|"The Marriage of the Virgin" by Raphael|
In former times, and here we actually go back as far as the second post-Atlantean epoch, all thinking concerning numbers was dealt with in a significantly different manner from the way we treat it today in the outside world. People then really had concepts of 1, 2, and 3. For us, 2 is nothing but the presence of two units of 1; 3 is the presence of three, 4 that of four units of 1. Thus we continue counting by always adding 1 more. hence repeating the same act of thinking. We can repeat it indefinitely.
This was not the case in the second post-Atlantean epoch. Back then, people sensed the same difference between, let's say, two and three that we today feel only between different objects. In the number 3, one sensed a significantly different element from that in the number 2. Not only was it the addition of one unit; rather, one sensed something integrated in the 3, something where three things relate to one another. The 2 had an open element, something where two things lie indifferently side by side. People recalled this indifference in lying side by side when they said “two.” They did not sense this in the number 3, but only something that belongs together, where each thing relates to all the others. Concerning 2, a person could imagine that one thing escapes to the left, the other to the right. The 3 could not be pictured that way; instead, it was felt that if one unit would disappear, the remaining two would no longer be what they had been, for then, they would exist indifferently beside each other.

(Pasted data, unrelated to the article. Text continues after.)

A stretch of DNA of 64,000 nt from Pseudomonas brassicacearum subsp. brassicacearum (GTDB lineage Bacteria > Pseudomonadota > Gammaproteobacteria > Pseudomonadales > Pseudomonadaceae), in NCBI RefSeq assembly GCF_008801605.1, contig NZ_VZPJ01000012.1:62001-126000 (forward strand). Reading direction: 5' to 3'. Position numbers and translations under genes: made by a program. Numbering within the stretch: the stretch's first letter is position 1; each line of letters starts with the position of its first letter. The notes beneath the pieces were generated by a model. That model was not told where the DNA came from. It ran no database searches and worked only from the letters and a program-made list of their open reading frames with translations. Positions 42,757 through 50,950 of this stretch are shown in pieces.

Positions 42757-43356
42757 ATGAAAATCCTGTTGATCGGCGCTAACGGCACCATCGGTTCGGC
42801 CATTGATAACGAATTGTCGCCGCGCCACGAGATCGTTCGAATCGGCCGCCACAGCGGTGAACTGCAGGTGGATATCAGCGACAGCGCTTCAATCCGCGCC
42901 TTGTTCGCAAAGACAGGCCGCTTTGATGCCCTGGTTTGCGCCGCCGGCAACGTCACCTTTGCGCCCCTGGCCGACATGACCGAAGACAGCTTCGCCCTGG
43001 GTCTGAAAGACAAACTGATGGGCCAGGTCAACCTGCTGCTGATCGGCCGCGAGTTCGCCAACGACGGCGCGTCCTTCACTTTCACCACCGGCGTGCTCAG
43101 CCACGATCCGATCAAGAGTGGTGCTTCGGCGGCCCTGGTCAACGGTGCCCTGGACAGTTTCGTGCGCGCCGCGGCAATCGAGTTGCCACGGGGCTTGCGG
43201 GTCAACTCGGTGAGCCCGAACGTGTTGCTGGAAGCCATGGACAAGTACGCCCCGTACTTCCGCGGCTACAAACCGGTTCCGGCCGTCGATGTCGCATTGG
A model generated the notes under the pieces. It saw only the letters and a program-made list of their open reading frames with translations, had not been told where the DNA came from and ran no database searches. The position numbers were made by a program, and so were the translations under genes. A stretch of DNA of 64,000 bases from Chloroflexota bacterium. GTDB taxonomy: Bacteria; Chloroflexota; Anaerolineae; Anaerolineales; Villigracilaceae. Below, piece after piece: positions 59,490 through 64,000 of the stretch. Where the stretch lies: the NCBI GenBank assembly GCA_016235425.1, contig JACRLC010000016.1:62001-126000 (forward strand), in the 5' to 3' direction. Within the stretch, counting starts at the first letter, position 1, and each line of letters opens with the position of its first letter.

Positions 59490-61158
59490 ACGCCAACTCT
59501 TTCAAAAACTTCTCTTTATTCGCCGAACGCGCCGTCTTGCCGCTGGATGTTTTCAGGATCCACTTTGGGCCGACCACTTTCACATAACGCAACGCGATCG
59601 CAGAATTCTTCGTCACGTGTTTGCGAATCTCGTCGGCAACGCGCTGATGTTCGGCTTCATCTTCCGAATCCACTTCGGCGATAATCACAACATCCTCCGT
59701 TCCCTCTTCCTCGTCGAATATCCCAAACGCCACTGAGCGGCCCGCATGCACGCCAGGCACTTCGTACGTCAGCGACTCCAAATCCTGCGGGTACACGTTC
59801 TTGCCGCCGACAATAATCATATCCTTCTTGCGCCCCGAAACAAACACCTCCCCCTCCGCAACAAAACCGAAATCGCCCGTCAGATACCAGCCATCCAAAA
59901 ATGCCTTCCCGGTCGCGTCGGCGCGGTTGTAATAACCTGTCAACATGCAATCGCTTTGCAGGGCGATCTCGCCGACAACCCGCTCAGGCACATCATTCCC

The 3 combined the 2 in a totality, so to speak; it made them a whole.
Washed in the Blood of the Lamb are We
Awash in a Sonburst Sea
You—Love—and I—Love—and Love Divine:
We are the Trinity
You—Love—and I—We are One-Two-Three
Two—Yes—and One—Yes—and also Three:
One Dual Trinity